The Guardian Of The Network
Start-up Symetriq will generate $5 million in revenue this year by combining network performance monitoring with security.
There are many ways for VARs to make money in the security and networking markets. One way, and the one most resellers are familiar with, is buying hardware and software solutions and reselling them to end users. Smart resellers will normally tack on value-added services or integration with the sale to increase their margins. Still other VARs will find ways to wrap services around a specific product or solution to provide a monthly revenue stream. But how many VARs do you know of that actually refuse to sell hardware and software to their customers, instead letting customers use the equipment for free and collecting revenue from the services the solution provides?
My guess is not many, yet that is exactly the strategy of Kojo Benjamin Taylor, managing director of services provider Symetriq (Bloomington, MN). Symetriq was launched in early 2001 and this year expects to exceed $5 million in revenue. "We had the concept for Symetriq on the drawing board since September 2000," explains Taylor. "We saw an emerging need in the industry for professional services wrapped around network performance and managed security."
Bring Network Performance, Security Downstream
The idea behind Symetriq is simple. Large, enterprise-class companies can afford to dump upwards of $250,000 into a solution that will monitor network performance and other network traffic activities. On the security side, they can also afford to purchase vulnerability assessment technologies that cost in excess of $100,000. Unfortunately, small- to medium-sized businesses cannot afford that kind of up-front investment. The goal of Symetriq is to affordably provide network and security solutions to those companies.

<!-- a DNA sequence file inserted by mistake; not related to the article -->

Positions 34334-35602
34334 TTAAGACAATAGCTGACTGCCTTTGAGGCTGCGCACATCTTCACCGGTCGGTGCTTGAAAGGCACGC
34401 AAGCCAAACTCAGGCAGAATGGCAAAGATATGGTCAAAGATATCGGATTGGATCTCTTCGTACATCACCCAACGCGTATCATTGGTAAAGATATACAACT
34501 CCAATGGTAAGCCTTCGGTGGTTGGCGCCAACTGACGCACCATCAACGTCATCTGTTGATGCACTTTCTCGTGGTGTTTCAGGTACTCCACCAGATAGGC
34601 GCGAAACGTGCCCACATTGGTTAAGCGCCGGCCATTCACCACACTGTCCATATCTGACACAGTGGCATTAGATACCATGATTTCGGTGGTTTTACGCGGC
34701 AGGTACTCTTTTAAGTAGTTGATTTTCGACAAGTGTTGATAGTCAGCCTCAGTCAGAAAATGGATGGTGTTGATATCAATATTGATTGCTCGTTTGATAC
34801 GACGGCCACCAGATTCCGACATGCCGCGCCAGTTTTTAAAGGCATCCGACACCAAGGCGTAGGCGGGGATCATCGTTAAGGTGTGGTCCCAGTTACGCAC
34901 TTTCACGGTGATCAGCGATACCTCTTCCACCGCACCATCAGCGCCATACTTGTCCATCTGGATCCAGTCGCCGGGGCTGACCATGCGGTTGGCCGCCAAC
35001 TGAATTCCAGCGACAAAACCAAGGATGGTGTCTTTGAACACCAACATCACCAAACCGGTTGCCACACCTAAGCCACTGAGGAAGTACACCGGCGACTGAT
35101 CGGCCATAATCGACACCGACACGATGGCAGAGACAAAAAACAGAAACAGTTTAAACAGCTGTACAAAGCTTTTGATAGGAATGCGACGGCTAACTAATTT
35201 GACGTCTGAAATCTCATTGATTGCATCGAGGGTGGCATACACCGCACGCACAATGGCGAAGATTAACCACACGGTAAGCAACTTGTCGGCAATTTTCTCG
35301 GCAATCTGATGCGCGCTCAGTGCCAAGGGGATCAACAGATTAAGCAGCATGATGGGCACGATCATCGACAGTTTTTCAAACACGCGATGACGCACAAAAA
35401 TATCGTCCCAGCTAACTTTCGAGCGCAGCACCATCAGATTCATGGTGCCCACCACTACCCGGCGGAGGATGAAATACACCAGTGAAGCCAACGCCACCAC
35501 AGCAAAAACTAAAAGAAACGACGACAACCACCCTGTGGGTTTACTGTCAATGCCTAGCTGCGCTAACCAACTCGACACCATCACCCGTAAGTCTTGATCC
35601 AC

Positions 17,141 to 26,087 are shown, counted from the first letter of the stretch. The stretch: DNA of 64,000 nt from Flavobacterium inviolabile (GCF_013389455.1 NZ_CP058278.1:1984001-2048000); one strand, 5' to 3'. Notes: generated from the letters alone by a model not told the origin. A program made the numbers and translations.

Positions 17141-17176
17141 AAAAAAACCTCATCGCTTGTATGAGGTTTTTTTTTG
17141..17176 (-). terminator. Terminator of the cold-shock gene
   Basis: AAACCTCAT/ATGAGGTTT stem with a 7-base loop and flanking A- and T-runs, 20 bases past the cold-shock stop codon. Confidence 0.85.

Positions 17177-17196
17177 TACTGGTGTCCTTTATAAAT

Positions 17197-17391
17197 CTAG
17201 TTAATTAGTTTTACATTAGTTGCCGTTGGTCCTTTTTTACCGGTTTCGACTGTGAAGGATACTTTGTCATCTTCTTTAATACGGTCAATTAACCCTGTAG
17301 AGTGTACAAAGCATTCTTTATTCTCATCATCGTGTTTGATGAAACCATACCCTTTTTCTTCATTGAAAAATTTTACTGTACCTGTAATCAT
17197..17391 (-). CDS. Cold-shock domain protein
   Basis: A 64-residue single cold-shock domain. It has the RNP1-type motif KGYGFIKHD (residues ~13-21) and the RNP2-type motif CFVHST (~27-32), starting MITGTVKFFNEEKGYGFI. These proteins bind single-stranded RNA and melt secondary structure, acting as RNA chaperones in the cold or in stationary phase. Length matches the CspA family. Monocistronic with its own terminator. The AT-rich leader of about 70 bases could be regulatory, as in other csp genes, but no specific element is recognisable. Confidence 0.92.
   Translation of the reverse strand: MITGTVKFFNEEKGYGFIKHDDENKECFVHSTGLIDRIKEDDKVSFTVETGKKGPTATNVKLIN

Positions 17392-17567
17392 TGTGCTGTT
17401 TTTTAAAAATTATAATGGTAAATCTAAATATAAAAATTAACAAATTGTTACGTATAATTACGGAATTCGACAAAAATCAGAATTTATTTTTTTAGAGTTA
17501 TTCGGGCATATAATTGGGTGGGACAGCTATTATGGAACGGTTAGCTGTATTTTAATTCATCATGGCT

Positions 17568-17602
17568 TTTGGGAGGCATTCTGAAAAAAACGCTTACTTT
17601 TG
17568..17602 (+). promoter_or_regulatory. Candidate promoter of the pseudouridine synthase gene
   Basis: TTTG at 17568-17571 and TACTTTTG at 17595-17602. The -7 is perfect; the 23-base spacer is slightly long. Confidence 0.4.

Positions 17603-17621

The equipment Symetriq offers its customers is manufactured by other vendors and then tailored by Symetriq to meet each customer's individual needs. Symetriq supplies the equipment with no up-front cost to the customer. One solution Symetriq offers is called SymSage. SymSage is an appliance that is installed at a customer site and monitors every aspect of the network. SymScan, another Symetriq offering, provides security monitoring and vulnerability assessment services. "We do not sell hardware or software," stressed Taylor. "We provide them with tools and knowledge that help them to get the most out of their existing equipment and personnel [see sidebar article for more on the Symetriq pricing model]."
Security Without The Overhead
The first thing Symetriq employees must do is determine what services the customer needs. Customers then pay Symetriq a monthly fee based on the services they receive. "The customer is paying for the performance functions of the technology and the knowledge of our people and the ongoing services we provide," said Taylor. "In a small company, if security becomes an issue, the company can't afford to add another head to the payroll. So that additional responsibility for security is added to the workload of somebody who is already working 40, 50, or 60 hours per week."
Rather than spending $250,000 or more for a network monitoring and performance solution, companies with a small infrastructure can spend as little as $1,000 per month. A medium-sized company ($250 million in sales) might spend $5,500 to $6,500 per month for the solution and services.
When making a sales call, account executives are accompanied by a Symetriq analyst. "We sit down with the customer and determine what specific services they would find beneficial," said Taylor. "Those are the services we deliver each month. Whether the customer pays $1,500 a month or $6,500 a month depends on the services they need to support their operation."
One Symetriq customer is a small regional bank that decided to get into online banking and needed to insure its system was secure. A Symetriq analyst performed a security audit, pointing out how the network could be made more secure. Using the SymSage and SymScan systems, Symetriq performed real-time vulnerability analysis and intrusion detection. Now the bank's IT employees are made aware of any vulnerabilities or potential security breeches. Monthly meetings with Symetriq analysts give the IT staff the opportunity to ask questions about information on their reports, which can further be used to improve network performance.